ATLANTA — A federal judge has found that a Georgia sheriff’s office was illegally discriminating when it denied gender reassignment surgery to a deputy.
US District Judge Marc Treadwell ruled June 2 that Houston County cannot exclude surgery for the transgender woman from its health insurance plan, citing a 2020 U.S. Supreme Court decision finding that a Michigan funeral home couldn’t fire an employee for being transgender.
The case involves Sgt. Anna Lange, an investigator in the middle Georgia county who began her transition in 2017 after being diagnosed with gender dysphoria.
“I can confidently move forward with my life knowing that gender affirming care is protected under federal law,” Lange said in a statement released by the Transgender Legal Defense & Education Fund, which represented her. “This decision is not only a personal victory, but a tremendous step forward for all transgender Southerners who are seeking insurance coverage for medically necessary care.”
David Brown, legal director for the fund, told The Atlanta Journal-Constitution that the ruling is believed to be the first of its kind in the South.
Neither Talton nor the county’s lawyers responded to requests for comment.
Treadwell wrote in his order that Lange, a 16-year-employee, told the sheriff and other county officials in 2018 that she wanted to begin dressing as a woman at work, while inquiring about whether Houston County’s health plan would cover gender reassignment surgery.
Sheriff Cullen Talton, first elected sheriff in 1972, initially took it as a joke, Treadwell wrote, and then said he doesn’t “believe in sex changes,” before ultimately granting permission for Lange to dress as a woman, but warned she would need “tough skin” to deal with her coworkers.
But the county health plan had excluded sex change surgery and drugs since 1998. Lange was denied authorization for surgery in November 2018 after county personnel director Kenneth Carter told the insurer the county wanted to keep the exclusion, even though the insurer had advised Houston County in 2016 that the rule was discriminatory under the federal Affordable Care Act.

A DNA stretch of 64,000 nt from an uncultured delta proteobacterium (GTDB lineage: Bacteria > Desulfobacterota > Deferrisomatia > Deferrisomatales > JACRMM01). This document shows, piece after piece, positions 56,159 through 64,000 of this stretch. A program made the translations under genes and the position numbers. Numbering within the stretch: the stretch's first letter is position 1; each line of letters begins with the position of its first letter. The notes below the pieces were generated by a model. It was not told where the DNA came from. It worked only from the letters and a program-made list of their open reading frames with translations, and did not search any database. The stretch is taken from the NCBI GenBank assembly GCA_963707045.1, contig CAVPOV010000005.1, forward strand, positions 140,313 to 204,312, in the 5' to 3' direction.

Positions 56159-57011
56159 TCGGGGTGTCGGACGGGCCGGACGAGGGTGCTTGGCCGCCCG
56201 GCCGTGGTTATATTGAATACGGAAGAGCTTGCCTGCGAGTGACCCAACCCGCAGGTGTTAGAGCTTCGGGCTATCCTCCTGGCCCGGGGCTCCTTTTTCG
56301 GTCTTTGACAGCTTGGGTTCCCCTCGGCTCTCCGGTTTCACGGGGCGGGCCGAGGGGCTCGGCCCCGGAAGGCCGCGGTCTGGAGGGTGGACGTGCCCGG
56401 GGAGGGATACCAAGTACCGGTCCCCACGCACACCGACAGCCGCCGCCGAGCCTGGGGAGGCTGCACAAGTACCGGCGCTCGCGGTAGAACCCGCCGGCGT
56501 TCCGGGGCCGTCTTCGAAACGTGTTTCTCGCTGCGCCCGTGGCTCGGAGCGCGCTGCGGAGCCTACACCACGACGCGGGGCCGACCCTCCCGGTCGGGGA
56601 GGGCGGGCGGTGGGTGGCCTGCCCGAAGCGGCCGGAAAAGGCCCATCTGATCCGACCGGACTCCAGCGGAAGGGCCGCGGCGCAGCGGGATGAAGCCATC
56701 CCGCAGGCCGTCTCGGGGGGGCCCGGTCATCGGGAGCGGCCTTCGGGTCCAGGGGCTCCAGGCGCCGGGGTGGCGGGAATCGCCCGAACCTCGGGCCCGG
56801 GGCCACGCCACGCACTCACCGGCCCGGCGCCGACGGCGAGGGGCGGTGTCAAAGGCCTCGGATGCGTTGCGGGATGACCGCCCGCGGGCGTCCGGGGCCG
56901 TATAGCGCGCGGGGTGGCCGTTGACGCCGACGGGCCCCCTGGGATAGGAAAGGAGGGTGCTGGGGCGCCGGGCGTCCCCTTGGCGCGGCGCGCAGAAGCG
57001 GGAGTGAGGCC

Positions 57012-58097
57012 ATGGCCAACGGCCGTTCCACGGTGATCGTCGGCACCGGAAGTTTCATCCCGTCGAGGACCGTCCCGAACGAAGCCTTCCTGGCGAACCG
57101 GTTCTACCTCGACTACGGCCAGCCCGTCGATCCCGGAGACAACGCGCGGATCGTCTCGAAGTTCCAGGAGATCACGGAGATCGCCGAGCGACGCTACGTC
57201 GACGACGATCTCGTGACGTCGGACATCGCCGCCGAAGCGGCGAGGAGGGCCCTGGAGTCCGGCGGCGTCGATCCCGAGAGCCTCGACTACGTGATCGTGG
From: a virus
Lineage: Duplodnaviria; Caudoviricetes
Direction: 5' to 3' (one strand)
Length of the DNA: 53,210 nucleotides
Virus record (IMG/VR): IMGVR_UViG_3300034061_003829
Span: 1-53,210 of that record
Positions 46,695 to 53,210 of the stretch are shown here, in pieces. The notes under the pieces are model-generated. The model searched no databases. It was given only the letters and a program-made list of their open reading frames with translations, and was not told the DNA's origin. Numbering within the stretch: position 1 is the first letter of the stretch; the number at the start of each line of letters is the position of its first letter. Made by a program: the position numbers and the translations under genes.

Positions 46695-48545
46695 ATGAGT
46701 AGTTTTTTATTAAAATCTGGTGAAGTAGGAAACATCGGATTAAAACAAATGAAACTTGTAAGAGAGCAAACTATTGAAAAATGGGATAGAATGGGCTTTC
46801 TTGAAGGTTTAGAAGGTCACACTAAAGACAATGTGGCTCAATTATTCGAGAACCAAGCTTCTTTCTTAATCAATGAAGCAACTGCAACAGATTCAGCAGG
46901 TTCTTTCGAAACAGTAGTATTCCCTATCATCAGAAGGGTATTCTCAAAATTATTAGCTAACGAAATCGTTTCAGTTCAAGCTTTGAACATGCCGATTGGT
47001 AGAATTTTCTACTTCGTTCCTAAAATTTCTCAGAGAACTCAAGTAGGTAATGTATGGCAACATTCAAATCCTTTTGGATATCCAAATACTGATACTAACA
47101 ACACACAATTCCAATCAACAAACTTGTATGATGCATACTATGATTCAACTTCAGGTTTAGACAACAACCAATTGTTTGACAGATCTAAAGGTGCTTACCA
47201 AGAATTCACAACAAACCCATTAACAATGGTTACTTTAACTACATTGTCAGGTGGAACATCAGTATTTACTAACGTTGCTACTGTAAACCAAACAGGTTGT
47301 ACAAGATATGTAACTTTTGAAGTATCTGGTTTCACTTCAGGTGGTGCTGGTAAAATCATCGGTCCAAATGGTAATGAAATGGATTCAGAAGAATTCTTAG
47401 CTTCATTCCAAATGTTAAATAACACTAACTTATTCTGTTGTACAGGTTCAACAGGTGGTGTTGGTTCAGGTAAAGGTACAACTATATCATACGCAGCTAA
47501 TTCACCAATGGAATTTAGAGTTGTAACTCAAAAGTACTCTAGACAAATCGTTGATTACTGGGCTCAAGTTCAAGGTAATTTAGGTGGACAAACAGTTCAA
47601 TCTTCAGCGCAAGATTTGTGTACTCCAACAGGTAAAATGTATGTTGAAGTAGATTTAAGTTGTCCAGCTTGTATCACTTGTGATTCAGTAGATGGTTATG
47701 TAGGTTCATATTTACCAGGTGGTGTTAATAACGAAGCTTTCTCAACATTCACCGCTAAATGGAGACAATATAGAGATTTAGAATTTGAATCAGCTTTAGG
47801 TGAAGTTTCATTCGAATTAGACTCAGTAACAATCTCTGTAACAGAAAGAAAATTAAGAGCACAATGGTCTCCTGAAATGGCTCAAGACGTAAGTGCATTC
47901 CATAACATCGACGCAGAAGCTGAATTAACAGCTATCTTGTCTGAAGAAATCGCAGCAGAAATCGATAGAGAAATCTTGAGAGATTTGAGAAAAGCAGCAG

County commissioners voted unanimously to keep the exclusion in 2019, after Lange had asked them to pay for the surgery in a public meeting, claiming they were trying to keep health insurance costs low. The surgery she was seeking was estimated to cost $25,600 at the time.
Treadwell found it’s undisputed that Lange’s surgery “medically necessary” and questioned whether the concern about costs was just a smokescreen to discriminate against Lange.
“Certainly, the county now professes concern about costs, but that argument is undercut by the undisputed fact that the county built its cost defense after the fact,” Treadwell wrote.
But the judge said the Supreme Court made clear in a 2020 case that treating someone differently because they are transgender violates a section of the Civil Rights Act of 1964 prohibiting discrimination on the basis of sex. For example, the judge noted the county health plan would pay for a mastectomy for cancer treatment, but not to treat gender dysphoria.
“Discrimination on the basis of transgender status is discrimination on the basis of sex and is a violation of Title VII,” the judge wrote.
Lange’s case is not yet over. Treadwell must still rule on what remedies are appropriate. He also denied Lange’s claims for money damages and for discrimination under the Americans with Disabilities Act.
Public records obtained by Lange’s lawyers show the county has spend more than $690,000 defending the case.
“It just shows the length people are still willing to go to discriminate against transgender people,” Lange told the Journal-Constitution.